For Owners, Teams Are Just Part of the Portfolio

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The New York Sun

It wasn’t surprising when David Howard, the Mets’ executive vice president for business, said on a Bloomberg Radio program, “Our vision is not to be just a successful baseball team, but to be a world-class sports and media entertainment company.”

The owners of the Mets, Fred and Jeff Wilpon, along with Fred’s brother-in-law, Saul Katz, are looking to add a Major League Soccer franchise to their portfolio, which already includes the baseball team, the soon-to-be-opened Citi Field, and partial ownership of a regional sports cable television network with Comcast and Time Warner, SNY. The MLS is planning to take applications for expansion franchises through October 15. The league wants to have 18 teams by 2011. The Wilpons might get a franchise.

The Wilpons and Katz are just businessmen and a sports team is just a piece of a business portfolio. John Henry and his partners in Boston own the Red Sox, but they also have a real estate company, with Fenway Park as the centerpiece of their holdings. Henry and his partners control 80% of the New England Sports Network; have a piece of the radio station in Boston that broadcasts Red Sox games, and own minor league baseball teams, as well as a part of the Roush NASCAR team — in fact, the official name of the team is Roush Fenway Racing.

But there is another aspect of the Red Sox business operations that has gone under the radar screen. Last March, Hank Steinbrenner was quoted as saying that his Yankees and Red Sox “could become partners in a business venture.” On April 14 the Fenway Sports Group announced that it was selected as the sports marketing agency of record for Dunkin’ Donuts. On June 27 Dunkin’ Donuts announced a promotion featuring the Red Sox’s Jonathan Papelbon and the Yankees’ Joba Chamberlain. Steinbrenner was right: The Yankees and Red Sox are business partners. Business is so much different from how it was even 20 years ago.

When Joan Payson was granted a New York National League baseball team in 1960, big league sports was a part-time operation. In the late 1950s, the Chicago Bears didn’t have an office in the offseason — if someone wanted to contact the team, they would call George Halas’s sporting goods store. The Green Bay Packers held fund-raisers to keep the team going as late as the 1950s. The NBA played games when a promoter would put up money, and the NHL was just a six-team entity with two teams in Canada.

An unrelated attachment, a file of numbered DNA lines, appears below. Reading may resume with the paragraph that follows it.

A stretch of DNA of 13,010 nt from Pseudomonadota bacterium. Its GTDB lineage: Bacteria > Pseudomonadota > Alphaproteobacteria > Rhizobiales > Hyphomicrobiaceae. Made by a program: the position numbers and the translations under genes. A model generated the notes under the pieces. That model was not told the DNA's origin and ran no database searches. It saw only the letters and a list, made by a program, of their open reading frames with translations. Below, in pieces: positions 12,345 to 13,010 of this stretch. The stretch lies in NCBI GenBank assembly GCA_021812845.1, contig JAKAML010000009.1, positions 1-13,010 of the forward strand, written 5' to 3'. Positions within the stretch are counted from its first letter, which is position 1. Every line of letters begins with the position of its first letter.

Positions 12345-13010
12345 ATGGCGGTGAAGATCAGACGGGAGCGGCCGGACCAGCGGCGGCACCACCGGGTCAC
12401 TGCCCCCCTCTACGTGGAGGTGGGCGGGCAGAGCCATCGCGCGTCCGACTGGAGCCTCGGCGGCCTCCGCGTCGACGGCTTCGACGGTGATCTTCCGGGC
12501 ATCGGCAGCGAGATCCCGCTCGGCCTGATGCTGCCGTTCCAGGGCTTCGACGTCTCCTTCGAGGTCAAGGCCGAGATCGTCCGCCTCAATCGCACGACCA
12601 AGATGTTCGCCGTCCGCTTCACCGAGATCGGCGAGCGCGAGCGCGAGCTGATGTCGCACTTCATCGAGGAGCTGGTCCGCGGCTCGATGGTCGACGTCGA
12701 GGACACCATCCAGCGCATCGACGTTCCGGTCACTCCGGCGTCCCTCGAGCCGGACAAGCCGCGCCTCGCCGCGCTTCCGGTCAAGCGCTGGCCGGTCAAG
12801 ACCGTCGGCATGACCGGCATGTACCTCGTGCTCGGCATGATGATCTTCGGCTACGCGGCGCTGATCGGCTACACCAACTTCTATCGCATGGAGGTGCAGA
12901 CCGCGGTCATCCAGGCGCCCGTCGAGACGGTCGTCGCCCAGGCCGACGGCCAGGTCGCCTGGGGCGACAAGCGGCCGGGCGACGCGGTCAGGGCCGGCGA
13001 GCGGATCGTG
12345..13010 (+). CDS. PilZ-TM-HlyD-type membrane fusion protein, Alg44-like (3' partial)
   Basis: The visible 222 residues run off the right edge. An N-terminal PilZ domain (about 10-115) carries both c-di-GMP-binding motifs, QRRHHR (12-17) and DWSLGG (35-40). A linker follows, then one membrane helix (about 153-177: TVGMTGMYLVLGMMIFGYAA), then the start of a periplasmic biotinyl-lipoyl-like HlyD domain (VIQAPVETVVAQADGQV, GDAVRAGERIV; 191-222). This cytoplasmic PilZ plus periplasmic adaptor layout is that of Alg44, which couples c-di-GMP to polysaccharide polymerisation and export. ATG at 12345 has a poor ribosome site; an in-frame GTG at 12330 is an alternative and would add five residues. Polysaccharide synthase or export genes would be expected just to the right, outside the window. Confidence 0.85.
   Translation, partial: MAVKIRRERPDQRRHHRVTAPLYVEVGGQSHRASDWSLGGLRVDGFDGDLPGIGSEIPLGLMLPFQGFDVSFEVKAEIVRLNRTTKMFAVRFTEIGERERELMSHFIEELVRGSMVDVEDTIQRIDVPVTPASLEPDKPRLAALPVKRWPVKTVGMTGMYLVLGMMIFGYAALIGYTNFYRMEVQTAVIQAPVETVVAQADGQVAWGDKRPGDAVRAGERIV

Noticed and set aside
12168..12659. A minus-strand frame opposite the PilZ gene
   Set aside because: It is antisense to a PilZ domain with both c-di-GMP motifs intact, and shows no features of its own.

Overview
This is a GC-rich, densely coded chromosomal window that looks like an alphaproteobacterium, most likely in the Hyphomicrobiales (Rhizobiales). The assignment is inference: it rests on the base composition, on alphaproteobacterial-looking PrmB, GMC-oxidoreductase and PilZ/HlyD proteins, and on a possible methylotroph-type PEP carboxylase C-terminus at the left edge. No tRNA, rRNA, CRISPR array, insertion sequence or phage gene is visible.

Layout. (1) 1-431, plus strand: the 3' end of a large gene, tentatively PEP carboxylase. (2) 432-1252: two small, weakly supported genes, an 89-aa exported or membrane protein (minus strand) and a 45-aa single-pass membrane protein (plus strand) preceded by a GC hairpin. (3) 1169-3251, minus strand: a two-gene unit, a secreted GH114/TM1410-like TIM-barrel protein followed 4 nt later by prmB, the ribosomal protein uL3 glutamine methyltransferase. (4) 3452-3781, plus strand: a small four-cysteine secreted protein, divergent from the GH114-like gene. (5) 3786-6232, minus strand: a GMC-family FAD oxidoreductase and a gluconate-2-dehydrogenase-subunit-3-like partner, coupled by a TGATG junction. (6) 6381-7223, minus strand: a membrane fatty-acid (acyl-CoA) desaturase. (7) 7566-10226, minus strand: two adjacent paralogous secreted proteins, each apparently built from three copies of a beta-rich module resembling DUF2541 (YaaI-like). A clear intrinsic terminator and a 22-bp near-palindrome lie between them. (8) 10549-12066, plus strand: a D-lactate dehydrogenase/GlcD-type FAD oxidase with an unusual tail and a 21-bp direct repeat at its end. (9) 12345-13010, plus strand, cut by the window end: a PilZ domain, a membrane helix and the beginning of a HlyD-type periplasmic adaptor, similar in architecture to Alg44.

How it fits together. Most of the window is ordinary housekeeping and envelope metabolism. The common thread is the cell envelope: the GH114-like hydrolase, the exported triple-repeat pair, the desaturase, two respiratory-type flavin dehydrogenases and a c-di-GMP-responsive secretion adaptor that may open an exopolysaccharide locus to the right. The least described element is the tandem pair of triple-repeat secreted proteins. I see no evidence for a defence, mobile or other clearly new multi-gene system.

Now, baseball, basketball, and hockey owners are in various other businesses. In New York, there are three regional sports networks — Steinbrenner’s YES Network, which is partially owned by Goldman Sachs, the Mets’ SNY Network, and Charles Dolan’s MSG network. Dolan has a setup somewhat similar to Henry in that he owns teams — the Knicks, Rangers, and Liberty — and he owns real estate, Madison Square Garden. But Dolan differs from Henry in one sense: He owns Cablevision, a cable supplier, whereas Henry and his group just own a network. So Dolan, in a strategic business move, also is paying big rights fees to the New York Islanders and New Jersey Devils for cable TV rights. Even though Dolan is giving both the Islanders and Devils millions of dollars (far more than the ratings merit, frankly), he is doing so to protect his cable franchise licenses both on Long Island and in New Jersey.

Peter Angelos was given the Mid-Atlantic Sports Network by MLB in late 2004 when the barons of baseball relocated the Montreal Expos to Washington, D.C. Angelos had to take the Washington Nationals’ cable television baseball rights as part of the deal, and thus the Orioles baseball team also became a cable network owner. Down in Washington, Wizards owner Abe Pollin and his partners, Sheila Johnson and Ted Leonsis, not only have an NBA team, but an NHL team (which Leonsis owns), a WNBA team (technically, Johnson is the owner of that team), and an arena, as well as Ticketmaster.

The Giants and Jets are going into the real estate business, when their new stadium opens in 2010. Jerry Jones is doing the same thing in Arlington, Texas, when his stadium opens in 2009. New England Patriots owner Robert Kraft is also a real estate business owner: Earlier this month, he and CBS just opened CBS Scene, a business on Kraft’s Foxboro, Mass., property, which includes a restaurant, two bars, a private meeting space, a retail outlet, and broadcasting facilities.

The business model is changing — sports teams are just a part of an overall portfolio, and if an owner doesn’t diversify, his or her franchise will be in financial difficulty. The Mets trail the Red Sox in the business standings and that is the way sports owners judge their teams today.

The New York Sun

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